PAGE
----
Ok, so I know that both shows also did generate huge interest for the webtoons. But does that mean they are a success or a failure? I don’t know because the limited impression I hear about doesn’t match the numbers.
For the record, Noblesse is an abysmal 10 points rating under GoH and is much less popular as well, but I have read that it’s a success? I mean I like Noblesse.
I use this information in my posts occasionally and I realize that I have no way of backing it. I sometimes read bloggers discuss latest controversies and am under the impression that most fans are foaming at the mouth over something only to have my readers tell me they either never heard of it or that most people don’t actually care at all.
Please don’t misunderstand. I’m not saying there’s anything wrong with bloggers writing about subjects they are passionate about or presenting impressions and information from a personal standpoint. On the contrary, I think it’s a good thing. It’s up to me to do the work if I want to get a more global understanding of a situation. That’s perfectly normal.
I’m just saying that sometimes I forget that I am actually the exception as an anime fan. I don’t necessarily represent the majority of watchers and neither do my fellow bloggers. As such, if we just talk amongst ourselves we can get the wrong impression sometimes.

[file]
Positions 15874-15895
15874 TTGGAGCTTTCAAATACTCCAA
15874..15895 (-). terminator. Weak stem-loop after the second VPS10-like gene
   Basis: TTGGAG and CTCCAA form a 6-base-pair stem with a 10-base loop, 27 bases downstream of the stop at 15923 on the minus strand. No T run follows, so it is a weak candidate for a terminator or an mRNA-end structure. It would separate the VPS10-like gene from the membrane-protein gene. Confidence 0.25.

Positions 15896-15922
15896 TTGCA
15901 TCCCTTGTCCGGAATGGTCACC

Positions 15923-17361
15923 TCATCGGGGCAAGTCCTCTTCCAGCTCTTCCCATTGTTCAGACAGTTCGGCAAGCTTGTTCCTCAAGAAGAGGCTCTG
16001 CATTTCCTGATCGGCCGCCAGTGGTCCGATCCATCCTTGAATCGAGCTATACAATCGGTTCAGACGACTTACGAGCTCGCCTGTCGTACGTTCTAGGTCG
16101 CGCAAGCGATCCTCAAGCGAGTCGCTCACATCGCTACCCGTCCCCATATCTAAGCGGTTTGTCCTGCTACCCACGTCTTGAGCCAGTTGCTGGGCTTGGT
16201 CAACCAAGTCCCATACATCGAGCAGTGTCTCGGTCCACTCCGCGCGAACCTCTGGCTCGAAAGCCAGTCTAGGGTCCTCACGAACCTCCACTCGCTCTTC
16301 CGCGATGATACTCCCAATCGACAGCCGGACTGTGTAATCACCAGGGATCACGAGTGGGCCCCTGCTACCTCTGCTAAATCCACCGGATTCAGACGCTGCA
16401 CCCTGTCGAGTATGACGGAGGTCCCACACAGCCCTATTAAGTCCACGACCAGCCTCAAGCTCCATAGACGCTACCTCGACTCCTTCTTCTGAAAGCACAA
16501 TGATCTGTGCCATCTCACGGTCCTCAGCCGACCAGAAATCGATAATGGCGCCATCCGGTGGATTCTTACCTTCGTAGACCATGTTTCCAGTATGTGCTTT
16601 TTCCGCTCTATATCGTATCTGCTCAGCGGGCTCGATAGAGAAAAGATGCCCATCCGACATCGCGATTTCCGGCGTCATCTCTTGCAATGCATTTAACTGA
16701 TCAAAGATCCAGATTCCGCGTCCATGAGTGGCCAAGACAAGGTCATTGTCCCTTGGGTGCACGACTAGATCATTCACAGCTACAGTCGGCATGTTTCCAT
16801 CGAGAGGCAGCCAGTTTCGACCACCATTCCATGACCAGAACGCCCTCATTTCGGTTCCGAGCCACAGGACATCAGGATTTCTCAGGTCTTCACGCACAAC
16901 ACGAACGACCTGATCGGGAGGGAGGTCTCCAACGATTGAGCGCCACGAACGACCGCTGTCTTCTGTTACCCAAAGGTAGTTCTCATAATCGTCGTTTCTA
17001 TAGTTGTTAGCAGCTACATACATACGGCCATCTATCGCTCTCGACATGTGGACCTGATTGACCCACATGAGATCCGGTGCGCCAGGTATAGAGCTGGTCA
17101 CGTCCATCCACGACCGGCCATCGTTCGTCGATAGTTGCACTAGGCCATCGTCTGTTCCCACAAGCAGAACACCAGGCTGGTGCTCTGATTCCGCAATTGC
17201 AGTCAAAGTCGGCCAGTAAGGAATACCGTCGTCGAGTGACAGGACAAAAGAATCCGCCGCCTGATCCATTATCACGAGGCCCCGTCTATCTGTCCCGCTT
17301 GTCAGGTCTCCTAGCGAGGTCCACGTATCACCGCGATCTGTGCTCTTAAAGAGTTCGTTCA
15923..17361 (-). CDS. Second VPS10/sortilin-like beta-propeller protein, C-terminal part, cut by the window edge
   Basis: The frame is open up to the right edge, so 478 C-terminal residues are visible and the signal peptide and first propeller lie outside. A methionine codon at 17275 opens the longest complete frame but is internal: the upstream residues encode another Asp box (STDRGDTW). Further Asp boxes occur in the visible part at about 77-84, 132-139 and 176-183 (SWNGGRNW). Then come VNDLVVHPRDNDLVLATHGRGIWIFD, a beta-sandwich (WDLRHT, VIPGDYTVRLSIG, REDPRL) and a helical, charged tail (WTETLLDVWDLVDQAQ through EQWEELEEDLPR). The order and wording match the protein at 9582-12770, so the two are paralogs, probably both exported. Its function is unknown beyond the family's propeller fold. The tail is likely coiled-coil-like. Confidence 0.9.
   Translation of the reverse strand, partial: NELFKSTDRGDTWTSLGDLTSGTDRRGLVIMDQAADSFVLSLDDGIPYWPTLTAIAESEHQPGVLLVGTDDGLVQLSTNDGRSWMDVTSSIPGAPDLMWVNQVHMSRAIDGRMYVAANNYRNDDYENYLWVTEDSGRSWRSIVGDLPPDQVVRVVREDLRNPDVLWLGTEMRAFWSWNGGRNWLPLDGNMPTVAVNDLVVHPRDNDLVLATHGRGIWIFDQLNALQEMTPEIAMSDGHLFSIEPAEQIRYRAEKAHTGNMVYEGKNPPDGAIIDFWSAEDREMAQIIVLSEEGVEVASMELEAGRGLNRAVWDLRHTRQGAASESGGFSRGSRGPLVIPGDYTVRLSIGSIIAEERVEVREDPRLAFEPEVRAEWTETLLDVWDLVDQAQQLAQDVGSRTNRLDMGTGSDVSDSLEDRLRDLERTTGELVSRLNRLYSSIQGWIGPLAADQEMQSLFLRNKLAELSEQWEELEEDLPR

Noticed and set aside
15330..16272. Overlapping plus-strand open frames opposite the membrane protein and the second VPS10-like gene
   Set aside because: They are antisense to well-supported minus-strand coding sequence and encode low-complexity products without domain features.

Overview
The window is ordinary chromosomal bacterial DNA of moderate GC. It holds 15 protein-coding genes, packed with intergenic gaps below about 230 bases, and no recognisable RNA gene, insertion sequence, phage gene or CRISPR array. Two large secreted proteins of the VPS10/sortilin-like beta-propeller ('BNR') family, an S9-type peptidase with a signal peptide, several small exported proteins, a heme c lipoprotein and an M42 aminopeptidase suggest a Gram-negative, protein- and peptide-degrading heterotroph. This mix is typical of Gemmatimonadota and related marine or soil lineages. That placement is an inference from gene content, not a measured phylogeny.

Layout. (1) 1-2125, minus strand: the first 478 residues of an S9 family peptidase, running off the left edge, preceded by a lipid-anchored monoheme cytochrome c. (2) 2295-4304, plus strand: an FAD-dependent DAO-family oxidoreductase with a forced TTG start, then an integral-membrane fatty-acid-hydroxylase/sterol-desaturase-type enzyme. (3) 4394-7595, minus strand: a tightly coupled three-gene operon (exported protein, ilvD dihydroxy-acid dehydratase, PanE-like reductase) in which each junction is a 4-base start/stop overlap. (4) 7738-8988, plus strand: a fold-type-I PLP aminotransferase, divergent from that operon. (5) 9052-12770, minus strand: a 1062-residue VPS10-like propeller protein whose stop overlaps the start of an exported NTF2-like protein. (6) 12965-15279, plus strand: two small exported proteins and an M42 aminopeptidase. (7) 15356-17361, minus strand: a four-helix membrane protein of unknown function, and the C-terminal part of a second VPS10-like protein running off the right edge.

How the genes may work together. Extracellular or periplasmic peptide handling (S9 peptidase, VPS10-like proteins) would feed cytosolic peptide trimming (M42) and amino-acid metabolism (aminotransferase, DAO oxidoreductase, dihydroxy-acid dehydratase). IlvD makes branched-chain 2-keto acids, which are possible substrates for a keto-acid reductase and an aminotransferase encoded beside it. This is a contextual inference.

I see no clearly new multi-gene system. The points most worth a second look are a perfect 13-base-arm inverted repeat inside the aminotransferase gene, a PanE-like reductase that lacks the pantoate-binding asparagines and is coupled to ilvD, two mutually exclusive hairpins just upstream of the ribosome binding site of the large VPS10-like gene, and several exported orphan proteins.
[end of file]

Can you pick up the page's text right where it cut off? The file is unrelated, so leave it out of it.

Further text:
My little example about those specific anime was just to illustrate the situation. I just went to get numbers. If I really wanted to get the entire idea I would also have to collect the impression of viewers keeping in mind that viewers who have negative thoughts are usually exponentially more vocal online than those who have positive ones. And then, I would have to somehow figure out what the studios and producers were hoping to achieve.
So bloggers and dear readers, I do hope you keep on reading my blog and all the other ones you are enjoying. But remember, that we are not necessarily the authority on a subject. Many times, we are sharing personal impressions and subjective musings. And that’s what makes the posts unique but it also means they are up for debate and interpretation…
I guess what I’m saying is, fellow bloggers, don’t listen to me too much!